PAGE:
LOOKING BACK WITH PRIDE, AHEAD WITH HOPE At Sandtown reunion, neighborhood remembered as an 'extended family'

The West Baltimore neighborhood of Sandtown-Winchester is used to visits from the high and mighty: the mayor, the governor, Cabinet secretaries, even former and future presidents.

But Sandtown was visited yesterday by those who knew it when and those who know it best -- 4,000 former and current residents who gathered for the 16th annual Sandtown reunion.


Some remembered a community that could be a model for the Sandtown that the city, the Enterprise Foundation and residents vTC are trying to redevelop in a "neighborhood transformation project" that has received national attention.

Former residents said Sandtown -- now facing a catalog of ills including joblessness, decaying housing and drug-related violence -- was once a place where many families owned their homes, had steady work, went to church on Sundays and cared for the neighbors' children as if they were their own.


"Everybody's mother was everybody's mother," said Regina Carroll, president of the Committee United to Save Sandtown Inc., which organizes the reunion.

The reunion began with a noon service at Ames Memorial United Methodist Church and continued last night with a dance at the 5th Regiment Armory.

The event grew out of a family reunion in 1978 that drew more than 300 old neighbors and friends to North Mount Street. Sandtown, a community of about 10,000 residents, is bounded by North Avenue on the north, Pennsylvania and Fremont avenues on the east, Lafayette Avenue on the south and North Monroe Street on the west.

The annual reunion has become so successful that the proceeds pay for about a dozen $1,000 college scholarships every year, winter jackets and shoes for needy children at Sandtown schools, a Thanksgiving feast for senior citizens and other programs.

Joe Studivant, 23, a four-time scholarship winner and graduate of Guilford College in North Carolina, was among those who thanked the group yesterday. He has returned to West Baltimore as a youth worker at the nearby Lafayette Square Community Center.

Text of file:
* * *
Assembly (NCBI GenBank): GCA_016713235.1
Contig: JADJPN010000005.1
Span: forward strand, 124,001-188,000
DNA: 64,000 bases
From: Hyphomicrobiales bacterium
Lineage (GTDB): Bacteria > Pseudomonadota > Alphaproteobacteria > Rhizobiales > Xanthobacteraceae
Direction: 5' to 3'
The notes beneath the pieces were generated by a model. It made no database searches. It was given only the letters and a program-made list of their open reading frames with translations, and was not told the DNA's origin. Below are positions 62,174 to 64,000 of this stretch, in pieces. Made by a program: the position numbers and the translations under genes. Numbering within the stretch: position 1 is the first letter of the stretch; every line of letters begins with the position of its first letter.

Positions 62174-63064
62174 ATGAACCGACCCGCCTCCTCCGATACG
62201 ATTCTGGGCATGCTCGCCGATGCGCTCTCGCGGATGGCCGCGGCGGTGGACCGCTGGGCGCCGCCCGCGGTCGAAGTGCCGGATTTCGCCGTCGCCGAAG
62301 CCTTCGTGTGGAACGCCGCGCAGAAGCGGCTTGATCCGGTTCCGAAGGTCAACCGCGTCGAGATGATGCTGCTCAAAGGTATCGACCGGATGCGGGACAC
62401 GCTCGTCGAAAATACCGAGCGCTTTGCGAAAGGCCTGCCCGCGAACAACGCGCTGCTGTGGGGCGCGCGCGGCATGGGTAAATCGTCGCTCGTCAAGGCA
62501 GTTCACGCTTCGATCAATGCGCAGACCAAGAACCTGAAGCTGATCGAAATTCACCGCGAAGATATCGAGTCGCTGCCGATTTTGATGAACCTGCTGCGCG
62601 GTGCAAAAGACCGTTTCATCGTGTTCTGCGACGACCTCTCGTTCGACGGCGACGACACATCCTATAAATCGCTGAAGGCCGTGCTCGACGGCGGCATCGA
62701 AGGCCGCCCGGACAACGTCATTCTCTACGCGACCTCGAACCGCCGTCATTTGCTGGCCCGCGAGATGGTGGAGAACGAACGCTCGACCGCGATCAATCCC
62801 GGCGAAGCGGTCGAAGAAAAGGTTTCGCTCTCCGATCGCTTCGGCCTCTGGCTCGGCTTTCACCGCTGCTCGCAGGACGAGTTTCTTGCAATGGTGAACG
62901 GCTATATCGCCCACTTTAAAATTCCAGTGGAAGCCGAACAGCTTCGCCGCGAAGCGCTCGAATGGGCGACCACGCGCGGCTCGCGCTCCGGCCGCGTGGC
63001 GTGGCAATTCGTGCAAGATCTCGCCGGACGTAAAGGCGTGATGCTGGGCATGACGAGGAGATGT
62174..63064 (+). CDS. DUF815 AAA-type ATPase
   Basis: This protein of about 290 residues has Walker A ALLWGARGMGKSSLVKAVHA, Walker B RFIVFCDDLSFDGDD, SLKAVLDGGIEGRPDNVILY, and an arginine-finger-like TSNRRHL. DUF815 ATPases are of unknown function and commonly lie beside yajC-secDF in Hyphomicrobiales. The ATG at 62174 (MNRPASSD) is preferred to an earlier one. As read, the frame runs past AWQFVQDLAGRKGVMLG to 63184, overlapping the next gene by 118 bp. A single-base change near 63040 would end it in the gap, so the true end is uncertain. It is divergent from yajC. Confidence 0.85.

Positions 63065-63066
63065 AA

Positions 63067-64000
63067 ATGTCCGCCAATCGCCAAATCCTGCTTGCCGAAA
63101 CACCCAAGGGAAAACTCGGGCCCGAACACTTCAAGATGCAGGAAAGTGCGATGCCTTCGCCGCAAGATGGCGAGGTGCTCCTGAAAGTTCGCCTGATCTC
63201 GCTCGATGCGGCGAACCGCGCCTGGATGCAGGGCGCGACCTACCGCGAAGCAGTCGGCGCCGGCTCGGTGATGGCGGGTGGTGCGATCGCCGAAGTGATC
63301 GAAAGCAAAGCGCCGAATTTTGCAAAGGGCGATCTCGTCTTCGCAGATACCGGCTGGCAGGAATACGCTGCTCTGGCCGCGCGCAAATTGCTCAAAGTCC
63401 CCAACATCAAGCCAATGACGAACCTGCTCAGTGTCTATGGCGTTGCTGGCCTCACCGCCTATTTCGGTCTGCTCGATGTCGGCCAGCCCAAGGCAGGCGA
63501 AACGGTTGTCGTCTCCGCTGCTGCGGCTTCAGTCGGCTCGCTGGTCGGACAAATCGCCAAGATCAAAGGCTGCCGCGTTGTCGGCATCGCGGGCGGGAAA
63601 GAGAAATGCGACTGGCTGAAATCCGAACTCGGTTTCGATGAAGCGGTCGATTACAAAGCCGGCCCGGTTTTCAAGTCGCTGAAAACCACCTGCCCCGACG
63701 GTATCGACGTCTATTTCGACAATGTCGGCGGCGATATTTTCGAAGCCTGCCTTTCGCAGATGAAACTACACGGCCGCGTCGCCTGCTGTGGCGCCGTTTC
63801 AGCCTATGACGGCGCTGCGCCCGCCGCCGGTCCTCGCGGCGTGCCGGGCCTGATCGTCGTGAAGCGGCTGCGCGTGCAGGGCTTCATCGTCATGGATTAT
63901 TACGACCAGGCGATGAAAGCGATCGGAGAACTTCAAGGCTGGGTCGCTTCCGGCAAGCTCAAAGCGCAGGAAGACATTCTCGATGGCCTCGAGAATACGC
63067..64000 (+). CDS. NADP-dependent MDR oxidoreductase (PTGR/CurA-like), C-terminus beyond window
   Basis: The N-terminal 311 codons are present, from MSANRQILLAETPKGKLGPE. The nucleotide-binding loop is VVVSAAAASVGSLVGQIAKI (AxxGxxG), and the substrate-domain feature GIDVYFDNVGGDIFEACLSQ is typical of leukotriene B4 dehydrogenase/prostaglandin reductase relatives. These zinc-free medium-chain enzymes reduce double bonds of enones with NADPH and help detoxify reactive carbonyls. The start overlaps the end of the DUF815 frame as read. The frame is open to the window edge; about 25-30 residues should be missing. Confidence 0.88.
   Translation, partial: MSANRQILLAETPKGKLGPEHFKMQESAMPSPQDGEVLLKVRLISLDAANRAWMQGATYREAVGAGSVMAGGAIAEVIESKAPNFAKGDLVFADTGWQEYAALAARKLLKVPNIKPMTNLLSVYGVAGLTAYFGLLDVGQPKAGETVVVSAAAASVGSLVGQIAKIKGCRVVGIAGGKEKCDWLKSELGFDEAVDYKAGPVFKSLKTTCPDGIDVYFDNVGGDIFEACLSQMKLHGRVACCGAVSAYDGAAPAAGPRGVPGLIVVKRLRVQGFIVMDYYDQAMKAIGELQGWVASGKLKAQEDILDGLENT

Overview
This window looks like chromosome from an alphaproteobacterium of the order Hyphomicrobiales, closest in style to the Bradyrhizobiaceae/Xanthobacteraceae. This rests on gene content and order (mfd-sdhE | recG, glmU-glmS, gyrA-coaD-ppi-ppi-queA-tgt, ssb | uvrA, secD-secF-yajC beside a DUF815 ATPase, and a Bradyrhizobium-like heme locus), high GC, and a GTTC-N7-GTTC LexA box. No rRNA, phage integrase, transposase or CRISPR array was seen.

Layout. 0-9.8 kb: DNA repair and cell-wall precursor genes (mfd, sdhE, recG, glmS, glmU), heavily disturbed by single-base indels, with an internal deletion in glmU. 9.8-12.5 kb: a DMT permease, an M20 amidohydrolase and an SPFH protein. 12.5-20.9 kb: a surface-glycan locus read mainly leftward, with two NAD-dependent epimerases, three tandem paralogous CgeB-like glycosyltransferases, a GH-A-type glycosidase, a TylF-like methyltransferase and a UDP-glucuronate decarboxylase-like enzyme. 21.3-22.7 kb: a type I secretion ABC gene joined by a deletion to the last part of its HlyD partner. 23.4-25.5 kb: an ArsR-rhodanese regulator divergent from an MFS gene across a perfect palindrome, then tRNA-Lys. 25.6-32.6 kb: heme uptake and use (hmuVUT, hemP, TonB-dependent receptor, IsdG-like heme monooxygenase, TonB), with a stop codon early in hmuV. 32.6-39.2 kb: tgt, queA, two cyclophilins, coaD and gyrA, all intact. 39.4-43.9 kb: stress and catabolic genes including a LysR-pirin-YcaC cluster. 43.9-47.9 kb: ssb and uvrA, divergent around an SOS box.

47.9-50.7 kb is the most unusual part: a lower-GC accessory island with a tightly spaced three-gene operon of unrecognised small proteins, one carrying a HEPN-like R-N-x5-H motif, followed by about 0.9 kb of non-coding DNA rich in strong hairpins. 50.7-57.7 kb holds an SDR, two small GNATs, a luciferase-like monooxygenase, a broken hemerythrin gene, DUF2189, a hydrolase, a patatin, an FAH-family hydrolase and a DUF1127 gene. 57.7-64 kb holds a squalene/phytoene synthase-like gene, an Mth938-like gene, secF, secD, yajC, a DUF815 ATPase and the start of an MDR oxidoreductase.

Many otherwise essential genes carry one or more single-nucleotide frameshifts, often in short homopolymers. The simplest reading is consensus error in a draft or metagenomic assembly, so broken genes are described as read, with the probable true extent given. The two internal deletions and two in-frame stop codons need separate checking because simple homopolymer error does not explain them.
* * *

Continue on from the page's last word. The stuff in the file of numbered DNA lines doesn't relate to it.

"So often the ills and blight of our community are spread by the media. I challenge you to celebrate goodness," Mr. Studivant said.

The reunion honored Mazzie Byrd Johnson, a Sandtown native and an active member of New Psalmist Baptist Church for six decades, for service to the community. The group applauded Mayor Kurt L. Schmoke, who stopped by to proclaim Sandtown Reunion Day. But mostly it was a day for old friends and neighbors to reminisce.

Harry H. Jones, a racetrack bartender and former postal worker who grew up on Riggs Avenue where the Western District police station now stands, recalled playing basketball at the old Hillock playground within whiffing distance of nearby stables.


Ms. Carroll, who has moved back to her mother's old house in Sandtown, remembered roller-skating at a Pennsylvania Avenue arena and buying potato chips for 2 or 3 cents a bag from a Laurens Street outlet.

Darlene Holland of Randallstown said she was one of five children raised successfully in Sandtown by a single mother -- and neighbors.

"If you did something wrong, even if our big sister didn't tell, the next-door neighbor told," she said. "She would spank your tail, and when mama came home, you'd get spanked again."

The Rev. William E. Johnson Sr., now a Dundalk area pastor, said, "There was something about being a Sandtowner. You had extended family, people who cared for you, from the street cleaner to the highest official. We had parenting from every adult in the community."

Mr. Johnson, who has reared five college graduates, including three ministers, said he "wouldn't have been able to do it without the roots of Sandtown. I'm proud of being from Sandtown."